محدودیت های سیستم های مدیریت زیست محیطی در کشاورزی استرالیا
|کد مقاله||سال انتشار||تعداد صفحات مقاله انگلیسی||ترجمه فارسی|
|6479||2011||8 صفحه PDF||سفارش دهید|
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Publisher : Elsevier - Science Direct (الزویر - ساینس دایرکت)
Journal : Journal of Environmental Management, Volume 92, Issue 3, March 2011, Pages 878–885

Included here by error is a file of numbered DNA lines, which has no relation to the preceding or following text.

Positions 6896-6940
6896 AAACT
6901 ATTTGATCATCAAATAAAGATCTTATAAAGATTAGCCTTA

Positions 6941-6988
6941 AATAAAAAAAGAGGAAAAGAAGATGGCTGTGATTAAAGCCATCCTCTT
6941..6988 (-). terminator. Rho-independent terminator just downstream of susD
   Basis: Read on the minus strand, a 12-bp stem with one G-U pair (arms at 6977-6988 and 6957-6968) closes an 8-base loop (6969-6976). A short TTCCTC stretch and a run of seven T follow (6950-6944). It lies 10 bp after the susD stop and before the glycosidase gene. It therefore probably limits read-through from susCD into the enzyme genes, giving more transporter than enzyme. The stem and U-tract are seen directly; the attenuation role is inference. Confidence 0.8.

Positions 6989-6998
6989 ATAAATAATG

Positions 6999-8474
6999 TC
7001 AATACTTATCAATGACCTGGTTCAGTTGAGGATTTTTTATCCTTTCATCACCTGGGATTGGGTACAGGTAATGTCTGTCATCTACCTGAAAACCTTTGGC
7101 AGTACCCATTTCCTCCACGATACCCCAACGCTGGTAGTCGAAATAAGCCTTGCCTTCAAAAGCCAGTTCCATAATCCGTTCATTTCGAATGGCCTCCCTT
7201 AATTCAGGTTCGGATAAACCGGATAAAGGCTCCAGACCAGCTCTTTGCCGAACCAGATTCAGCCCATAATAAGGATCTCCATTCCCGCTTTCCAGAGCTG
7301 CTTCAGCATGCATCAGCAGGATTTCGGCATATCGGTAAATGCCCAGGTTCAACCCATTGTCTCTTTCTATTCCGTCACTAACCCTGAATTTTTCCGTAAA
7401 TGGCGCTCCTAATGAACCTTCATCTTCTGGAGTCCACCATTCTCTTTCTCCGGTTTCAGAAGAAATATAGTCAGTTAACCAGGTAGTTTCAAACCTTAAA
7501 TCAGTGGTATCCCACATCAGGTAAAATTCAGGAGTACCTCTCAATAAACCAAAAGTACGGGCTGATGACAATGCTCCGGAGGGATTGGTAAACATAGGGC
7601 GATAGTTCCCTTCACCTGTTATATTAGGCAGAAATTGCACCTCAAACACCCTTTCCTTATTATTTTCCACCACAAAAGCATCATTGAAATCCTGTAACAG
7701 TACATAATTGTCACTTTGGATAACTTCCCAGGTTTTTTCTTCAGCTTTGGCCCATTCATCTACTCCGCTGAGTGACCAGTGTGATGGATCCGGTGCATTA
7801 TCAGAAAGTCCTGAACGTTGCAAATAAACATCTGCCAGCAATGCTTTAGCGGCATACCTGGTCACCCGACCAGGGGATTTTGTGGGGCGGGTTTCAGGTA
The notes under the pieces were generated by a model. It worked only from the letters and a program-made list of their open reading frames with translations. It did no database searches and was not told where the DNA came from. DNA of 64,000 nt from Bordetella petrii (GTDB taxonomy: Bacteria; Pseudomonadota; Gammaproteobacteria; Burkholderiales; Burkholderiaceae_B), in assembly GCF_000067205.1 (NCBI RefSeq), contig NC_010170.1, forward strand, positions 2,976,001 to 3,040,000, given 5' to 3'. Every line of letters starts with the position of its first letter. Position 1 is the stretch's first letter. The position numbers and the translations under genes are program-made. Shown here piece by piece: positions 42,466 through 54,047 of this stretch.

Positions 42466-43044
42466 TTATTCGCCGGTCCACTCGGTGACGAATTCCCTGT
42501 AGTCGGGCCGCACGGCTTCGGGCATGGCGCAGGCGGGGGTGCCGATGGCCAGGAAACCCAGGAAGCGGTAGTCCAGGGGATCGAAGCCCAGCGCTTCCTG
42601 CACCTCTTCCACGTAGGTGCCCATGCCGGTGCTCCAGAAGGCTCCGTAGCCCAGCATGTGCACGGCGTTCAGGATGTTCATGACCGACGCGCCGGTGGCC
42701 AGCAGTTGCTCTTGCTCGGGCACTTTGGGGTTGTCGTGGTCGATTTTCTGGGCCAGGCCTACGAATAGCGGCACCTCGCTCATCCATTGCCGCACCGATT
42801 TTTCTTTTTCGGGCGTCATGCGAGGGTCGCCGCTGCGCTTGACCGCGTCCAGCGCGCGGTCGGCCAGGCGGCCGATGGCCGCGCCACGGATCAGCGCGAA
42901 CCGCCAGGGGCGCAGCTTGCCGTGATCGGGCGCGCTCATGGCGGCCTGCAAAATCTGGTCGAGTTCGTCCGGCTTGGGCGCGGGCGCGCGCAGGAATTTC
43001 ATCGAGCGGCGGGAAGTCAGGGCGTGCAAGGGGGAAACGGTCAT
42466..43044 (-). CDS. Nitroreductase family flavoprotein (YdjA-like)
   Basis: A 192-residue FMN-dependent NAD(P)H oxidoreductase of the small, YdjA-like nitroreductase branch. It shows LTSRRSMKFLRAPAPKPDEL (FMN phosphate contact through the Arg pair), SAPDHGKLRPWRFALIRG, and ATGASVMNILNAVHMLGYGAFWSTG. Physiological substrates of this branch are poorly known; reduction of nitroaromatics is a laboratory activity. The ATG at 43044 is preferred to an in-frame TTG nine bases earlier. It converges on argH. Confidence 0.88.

The efficacy of government-supported programs to encourage improved management of land and water systems associated with agricultural land in Australia has been mixed. The broad approach of Australian governments is reviewed briefly. Evidence is presented from case assessments of a program to promote adoption of environmental management systems (EMSs) to improve environmental outcomes from agricultural practices. EMSs are systems implemented to manage the environmental impacts and ameliorate environmental risk associated with business activity. Data are presented on reported EMS activity and experience of four selected groups of farmers in Victoria, south-eastern Australia, representing broad-acre cropping, beef and dairy farming. The pro-environmental behaviours of farmers were mediated through voluntary adoption of government and industry sponsored EMSs, often with financial incentives and other support. Findings from the study were that adoption of EMS practices with sufficient public benefits is unlikely to occur at sufficient scale for significant environmental impact. Farmers more readily adopted practices which were financially beneficial than those which had a positive environmental impact. Although the focus on voluntary market-based instrument (MBI) type programs is popular in western countries, enforcing regulation is an important, but usually politically unpopular, component of land use policy. The comparative advantage of EMSs differed for the industries studied, but overall there were insufficient market drivers for widespread EMS adoption in Australia. Environmental outcomes could be more effectively achieved by directly funding land management practices which have highest public net benefits. Having a clear and unambiguous management objective for a particular land management policy is more likely to achieve outcomes than having multiple objectives as occurs in a number of international programs currently.